Are Some Forms of Single Motherhood More Acceptable?

December 16, 2011  |  

A headline questioning whether single women should have babies to become more attractive to men seems like a joke. Unless I missed the memo, I was unaware that single motherhood was in style.

But in a Huffington Post article, a woman discusses her experience at a panel when the topic of women and their fertility lifespan was brought up. Star Jones happened to be one of the panelists and she expressed regret never having children, while another woman said she chose to put her career first, then baby. The third panelist, a man, offered his advice for older women still hoping to get married and have children. He told them not to wait any longer: “Have a baby on your own. Trust me, men will find you even more attractive if you do.”

As I read more of the article, the attractiveness of having a baby on your own seemed to be rooted in the idea of attaining something you want and having the strength to go at it alone. There was also an undercurrent theme of “rich white people problems.” In a culture where single motherhood isn’t rare and not having children is a desirable dating quality, the strong, independent, go-getter light that single motherhood was shown under was a bit odd. I know there are still some evolutionary remnants of a woman’s attractiveness tied to perceptions of fertility, but I don’t think actually having a child ups the ante. At least it never has in my experience. Do you have kids is one of the top five questions a man ever seems to ask, and the expression of pleasant surprise when I answer with a “no” is palpable. For single motherhood to be attractive in some forms and not others, there has to be more at play than evolution.

If it’s OK to be a single mother by in vitro fertilization, what is it then that’s so undesirable about a woman who has had children with a man she is no longer with? Is it the assumption of responsibility for the former and the perception of irresponsibility for the latter? Is it the perceived complication of having to deal with the child’s father? Is it the expectation of a single mother by choice not needing the same financial assistance that a “baby mama” would? Regardless of how the child was conceived, both women made a choice to have their children and both women essentially deal with the same issues of motherhood. The absence or presence of a father in either situation can be seen as positive or negative.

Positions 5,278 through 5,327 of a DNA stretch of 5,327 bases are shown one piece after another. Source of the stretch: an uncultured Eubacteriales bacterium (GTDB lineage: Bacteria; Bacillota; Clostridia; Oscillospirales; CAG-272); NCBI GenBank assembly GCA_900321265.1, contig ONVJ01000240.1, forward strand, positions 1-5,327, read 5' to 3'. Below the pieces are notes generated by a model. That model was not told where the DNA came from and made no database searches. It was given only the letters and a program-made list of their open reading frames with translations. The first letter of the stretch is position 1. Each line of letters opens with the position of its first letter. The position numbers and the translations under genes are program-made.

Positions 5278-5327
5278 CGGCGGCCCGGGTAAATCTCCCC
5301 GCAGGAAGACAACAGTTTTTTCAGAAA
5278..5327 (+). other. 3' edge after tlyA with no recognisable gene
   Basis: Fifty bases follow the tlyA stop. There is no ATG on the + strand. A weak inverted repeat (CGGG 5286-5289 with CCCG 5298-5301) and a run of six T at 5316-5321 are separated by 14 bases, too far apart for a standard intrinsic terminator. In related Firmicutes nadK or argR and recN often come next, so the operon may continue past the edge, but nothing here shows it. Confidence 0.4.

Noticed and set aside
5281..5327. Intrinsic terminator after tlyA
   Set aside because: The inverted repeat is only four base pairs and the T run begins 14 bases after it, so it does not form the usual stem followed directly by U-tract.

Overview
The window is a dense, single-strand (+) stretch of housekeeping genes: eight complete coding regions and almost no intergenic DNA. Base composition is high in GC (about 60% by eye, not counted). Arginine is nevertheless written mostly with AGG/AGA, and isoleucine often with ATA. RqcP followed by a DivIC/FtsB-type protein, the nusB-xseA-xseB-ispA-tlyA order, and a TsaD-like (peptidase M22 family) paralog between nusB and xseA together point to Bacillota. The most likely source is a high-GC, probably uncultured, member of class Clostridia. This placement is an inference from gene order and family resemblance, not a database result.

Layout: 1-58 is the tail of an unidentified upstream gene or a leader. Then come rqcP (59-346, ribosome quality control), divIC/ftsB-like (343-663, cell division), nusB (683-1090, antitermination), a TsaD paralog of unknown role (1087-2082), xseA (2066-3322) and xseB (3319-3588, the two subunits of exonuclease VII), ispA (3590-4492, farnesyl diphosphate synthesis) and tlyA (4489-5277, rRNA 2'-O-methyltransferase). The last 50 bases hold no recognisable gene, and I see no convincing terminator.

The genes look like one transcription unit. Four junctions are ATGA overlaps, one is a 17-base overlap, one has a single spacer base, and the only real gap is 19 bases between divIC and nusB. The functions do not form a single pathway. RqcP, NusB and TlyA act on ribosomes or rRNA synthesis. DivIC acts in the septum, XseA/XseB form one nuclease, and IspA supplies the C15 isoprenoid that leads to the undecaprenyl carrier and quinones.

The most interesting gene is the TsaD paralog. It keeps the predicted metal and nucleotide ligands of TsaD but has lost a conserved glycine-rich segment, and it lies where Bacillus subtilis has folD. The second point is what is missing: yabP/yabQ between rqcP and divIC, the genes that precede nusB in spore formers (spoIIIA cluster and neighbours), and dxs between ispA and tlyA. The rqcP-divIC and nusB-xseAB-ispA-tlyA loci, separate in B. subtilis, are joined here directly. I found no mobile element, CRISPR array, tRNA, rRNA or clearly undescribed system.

The discussion doesn’t even have to be limited to opposite sex relationships. Women make assumptions every day about women they see touting children around without a wedding band on their finger. If she were to tell you that she chose to have her baby alone via in vitro fertilization, would that make a difference? Age may be the true separating factor in the discussion, as it is typically older women who choose to use artificial insemination as a means of achieving their dreams of becoming a mother, but age and money don’t equal a fit parent.

While I somewhat understand women’s desire to make use of a medical intervention to become a mother, I personally feel two parent households are the ideal setting for raising a child, therefore no form of single motherhood is particularly appealing to me. But what seems to be evident from discussions about single motherhood is that there are unfair stereotypes associated with some forms and not others, and that is unattractive in itself.

What are your thoughts on women who choose to have babies on their own via artificial insemination? Do you view that as an acceptable form of single motherhood? Do you experience stereotyping as a single mother regardless of your circumstances?

Brande Victorian is a blogger and culture writer in New York City. Follower her on Twitter at @be_vic.

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